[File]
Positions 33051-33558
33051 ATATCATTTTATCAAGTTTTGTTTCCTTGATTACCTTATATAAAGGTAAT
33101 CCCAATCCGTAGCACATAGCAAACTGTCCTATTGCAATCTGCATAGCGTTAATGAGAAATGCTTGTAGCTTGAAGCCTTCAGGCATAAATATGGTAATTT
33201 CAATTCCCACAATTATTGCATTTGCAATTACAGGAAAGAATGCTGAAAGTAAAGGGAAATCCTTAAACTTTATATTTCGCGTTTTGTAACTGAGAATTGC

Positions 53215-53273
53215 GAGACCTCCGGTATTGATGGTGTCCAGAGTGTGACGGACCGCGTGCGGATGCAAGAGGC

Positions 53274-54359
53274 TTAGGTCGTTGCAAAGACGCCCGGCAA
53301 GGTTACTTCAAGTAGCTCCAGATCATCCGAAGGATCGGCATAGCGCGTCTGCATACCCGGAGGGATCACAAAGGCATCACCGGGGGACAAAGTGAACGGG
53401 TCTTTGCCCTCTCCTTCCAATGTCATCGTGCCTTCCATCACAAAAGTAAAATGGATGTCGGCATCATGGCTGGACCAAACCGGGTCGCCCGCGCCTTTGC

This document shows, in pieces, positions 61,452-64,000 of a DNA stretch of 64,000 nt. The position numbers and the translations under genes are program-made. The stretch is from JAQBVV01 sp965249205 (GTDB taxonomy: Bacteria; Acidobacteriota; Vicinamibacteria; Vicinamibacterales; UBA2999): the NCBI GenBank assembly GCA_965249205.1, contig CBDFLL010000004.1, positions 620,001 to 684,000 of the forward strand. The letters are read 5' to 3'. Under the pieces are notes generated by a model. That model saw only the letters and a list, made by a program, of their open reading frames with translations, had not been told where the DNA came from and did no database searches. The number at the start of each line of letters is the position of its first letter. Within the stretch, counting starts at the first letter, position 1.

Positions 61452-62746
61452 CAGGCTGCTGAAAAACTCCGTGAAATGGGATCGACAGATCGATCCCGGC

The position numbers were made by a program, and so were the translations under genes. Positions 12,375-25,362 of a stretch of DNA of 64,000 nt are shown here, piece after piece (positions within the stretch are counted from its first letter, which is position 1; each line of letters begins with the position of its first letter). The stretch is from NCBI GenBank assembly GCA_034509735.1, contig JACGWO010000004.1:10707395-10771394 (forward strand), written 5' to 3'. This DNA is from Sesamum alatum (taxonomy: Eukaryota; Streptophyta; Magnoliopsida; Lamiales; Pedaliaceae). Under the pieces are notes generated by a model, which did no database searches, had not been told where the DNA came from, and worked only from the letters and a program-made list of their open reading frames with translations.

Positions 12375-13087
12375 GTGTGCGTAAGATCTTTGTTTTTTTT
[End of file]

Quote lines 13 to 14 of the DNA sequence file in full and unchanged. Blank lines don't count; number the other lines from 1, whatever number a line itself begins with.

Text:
61452 CAGGCTGCTGAAAAACTCCGTGAAATGGGATCGACAGATCGATCCCGGC

The position numbers were made by a program, and so were the translations under genes. Positions 12,375-25,362 of a stretch of DNA of 64,000 nt are shown here, piece after piece (positions within the stretch are counted from its first letter, which is position 1; each line of letters begins with the position of its first letter). The stretch is from NCBI GenBank assembly GCA_034509735.1, contig JACGWO010000004.1:10707395-10771394 (forward strand), written 5' to 3'. This DNA is from Sesamum alatum (taxonomy: Eukaryota; Streptophyta; Magnoliopsida; Lamiales; Pedaliaceae). Under the pieces are notes generated by a model, which did no database searches, had not been told where the DNA came from, and worked only from the letters and a program-made list of their open reading frames with translations.